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EU COPYRIGHT LAW

A Commentary

IRINI STAMATOUDI, PAUL TORREMANS

This significantly revised and updated second edition addresses the rapid development of EU copyright law in relation to the advancement of new technologies, the need for a borderless digital market and the considerable number of EU legal instruments enacted as a result. Taking a comparative approach, the Commentary provides comprehensive coverage and in-depth commentary on each of the EU legal instruments and policies, both from an EU and an international perspective. Alongside full legislative analysis and article-by-article commentary, the Commentary illustrates the underlying basic principles of free movement and non-discrimination and provides insights into the influence of copyright on other areas of EU policy, including telecoms and bilateral trade agreements.
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Chapter 16: THE MARRAKESH TREATY ON CERTAIN PERMITTED USES FOR THE BENEFIT OF BLIND, VISUALLY IMPAIRED AND PRINT-DISABLED PERSONS

Raquel Xalabarder

Extract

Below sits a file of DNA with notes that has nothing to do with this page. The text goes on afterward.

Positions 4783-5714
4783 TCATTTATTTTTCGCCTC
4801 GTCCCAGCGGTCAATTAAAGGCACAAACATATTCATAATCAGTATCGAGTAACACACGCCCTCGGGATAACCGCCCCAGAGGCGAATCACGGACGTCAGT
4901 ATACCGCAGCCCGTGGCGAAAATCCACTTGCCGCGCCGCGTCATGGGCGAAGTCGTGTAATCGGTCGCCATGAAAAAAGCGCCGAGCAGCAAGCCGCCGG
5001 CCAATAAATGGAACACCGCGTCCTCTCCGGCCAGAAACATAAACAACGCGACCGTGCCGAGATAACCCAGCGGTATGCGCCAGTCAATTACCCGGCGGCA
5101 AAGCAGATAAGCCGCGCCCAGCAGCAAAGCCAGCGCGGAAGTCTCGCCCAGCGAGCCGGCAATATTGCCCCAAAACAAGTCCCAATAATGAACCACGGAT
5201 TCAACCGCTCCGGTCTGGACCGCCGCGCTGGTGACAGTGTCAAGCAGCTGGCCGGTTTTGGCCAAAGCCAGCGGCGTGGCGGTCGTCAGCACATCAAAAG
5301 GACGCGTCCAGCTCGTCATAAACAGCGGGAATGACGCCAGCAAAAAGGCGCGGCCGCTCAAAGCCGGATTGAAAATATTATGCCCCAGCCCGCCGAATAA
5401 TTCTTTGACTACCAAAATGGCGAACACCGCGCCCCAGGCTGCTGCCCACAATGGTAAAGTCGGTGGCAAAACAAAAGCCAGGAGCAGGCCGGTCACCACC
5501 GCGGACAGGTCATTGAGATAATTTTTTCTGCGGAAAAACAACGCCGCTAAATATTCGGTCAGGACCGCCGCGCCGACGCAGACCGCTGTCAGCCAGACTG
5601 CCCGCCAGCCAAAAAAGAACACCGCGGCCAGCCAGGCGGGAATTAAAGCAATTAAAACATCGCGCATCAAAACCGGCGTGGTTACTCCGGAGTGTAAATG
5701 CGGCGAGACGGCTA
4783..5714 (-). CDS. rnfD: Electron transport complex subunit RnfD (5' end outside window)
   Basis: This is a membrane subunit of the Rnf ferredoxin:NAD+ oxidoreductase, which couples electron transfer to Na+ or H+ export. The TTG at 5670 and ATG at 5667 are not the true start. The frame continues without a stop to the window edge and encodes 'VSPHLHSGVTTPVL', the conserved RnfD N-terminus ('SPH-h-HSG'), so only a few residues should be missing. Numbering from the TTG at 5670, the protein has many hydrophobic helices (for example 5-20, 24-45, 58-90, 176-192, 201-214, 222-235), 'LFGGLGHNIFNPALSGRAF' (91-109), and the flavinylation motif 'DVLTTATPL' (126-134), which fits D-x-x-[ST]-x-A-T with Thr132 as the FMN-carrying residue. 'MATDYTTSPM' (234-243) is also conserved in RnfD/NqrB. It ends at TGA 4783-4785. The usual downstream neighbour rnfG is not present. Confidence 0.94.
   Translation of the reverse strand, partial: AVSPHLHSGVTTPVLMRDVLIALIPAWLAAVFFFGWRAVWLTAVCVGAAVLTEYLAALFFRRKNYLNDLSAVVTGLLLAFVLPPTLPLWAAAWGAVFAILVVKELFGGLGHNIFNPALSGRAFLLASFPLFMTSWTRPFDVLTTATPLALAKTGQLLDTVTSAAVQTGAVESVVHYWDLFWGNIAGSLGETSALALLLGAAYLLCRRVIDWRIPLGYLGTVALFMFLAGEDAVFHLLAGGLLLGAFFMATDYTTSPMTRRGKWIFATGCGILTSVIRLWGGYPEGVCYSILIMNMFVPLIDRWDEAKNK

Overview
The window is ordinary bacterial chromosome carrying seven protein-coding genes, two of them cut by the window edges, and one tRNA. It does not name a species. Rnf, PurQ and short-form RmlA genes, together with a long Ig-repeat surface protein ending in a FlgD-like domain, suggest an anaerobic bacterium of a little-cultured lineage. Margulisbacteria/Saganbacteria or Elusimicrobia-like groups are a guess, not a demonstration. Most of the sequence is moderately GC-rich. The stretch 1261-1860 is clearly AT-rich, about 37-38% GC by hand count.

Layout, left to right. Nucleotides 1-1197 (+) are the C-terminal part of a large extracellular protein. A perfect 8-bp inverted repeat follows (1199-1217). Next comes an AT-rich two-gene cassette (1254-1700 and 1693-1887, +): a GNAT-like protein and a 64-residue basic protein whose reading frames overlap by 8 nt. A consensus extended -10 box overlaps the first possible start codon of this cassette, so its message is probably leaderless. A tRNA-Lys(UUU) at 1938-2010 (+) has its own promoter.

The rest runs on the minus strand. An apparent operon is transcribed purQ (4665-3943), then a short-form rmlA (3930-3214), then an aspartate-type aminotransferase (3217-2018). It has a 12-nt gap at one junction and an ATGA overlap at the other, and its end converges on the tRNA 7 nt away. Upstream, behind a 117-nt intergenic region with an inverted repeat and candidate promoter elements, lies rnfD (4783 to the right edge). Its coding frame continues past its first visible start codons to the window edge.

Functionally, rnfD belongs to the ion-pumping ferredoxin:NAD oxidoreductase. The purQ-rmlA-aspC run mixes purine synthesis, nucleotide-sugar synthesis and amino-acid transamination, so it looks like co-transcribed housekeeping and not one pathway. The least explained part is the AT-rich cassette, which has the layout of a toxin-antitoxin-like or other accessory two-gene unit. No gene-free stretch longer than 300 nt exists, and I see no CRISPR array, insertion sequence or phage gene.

The Marrakesh Treaty to Facilitate Access to Published Works for Persons Who Are Blind, Visually Impaired, or Otherwise Print Disabled (hereinafter MT) was adopted by the WIPO Member States on 27 June 2013, to improve access to books and other printed works for persons with print disabilities. The Marrakesh Treaty entered into force on 30 September 2016 - three months after achieving 20 ratification instruments on 30 June 2016. As of May 2020, 65 countries have ratified the Marrakesh Treaty. It is open to any WIPO Member State or other intergovernmental organizations authorized by its Assembly of Contracting Parties; there is no requirement to be a member of any other international copyright treaty in order to join the Marrakesh Treaty. Worldwide, there are more than 285 million blind and visually impaired persons (hereinafter VIP), 90 per cent of whom live in developing countries. According to the World Blind Union (WBU), less than 5 per cent of books published every year worldwide are made available in formats accessible to VIPs, and, overall, less than 10 per cent of all published materials can be read by blind or VIPs. This is commonly referred to as the ‘global book famine’. The lack of books in accessible formats becomes a real obstacle for VIPs to getting an education, diminishing their chances of getting a job and leading an independent life. Human rights play a fundamental role in justifying the need for this Treaty.

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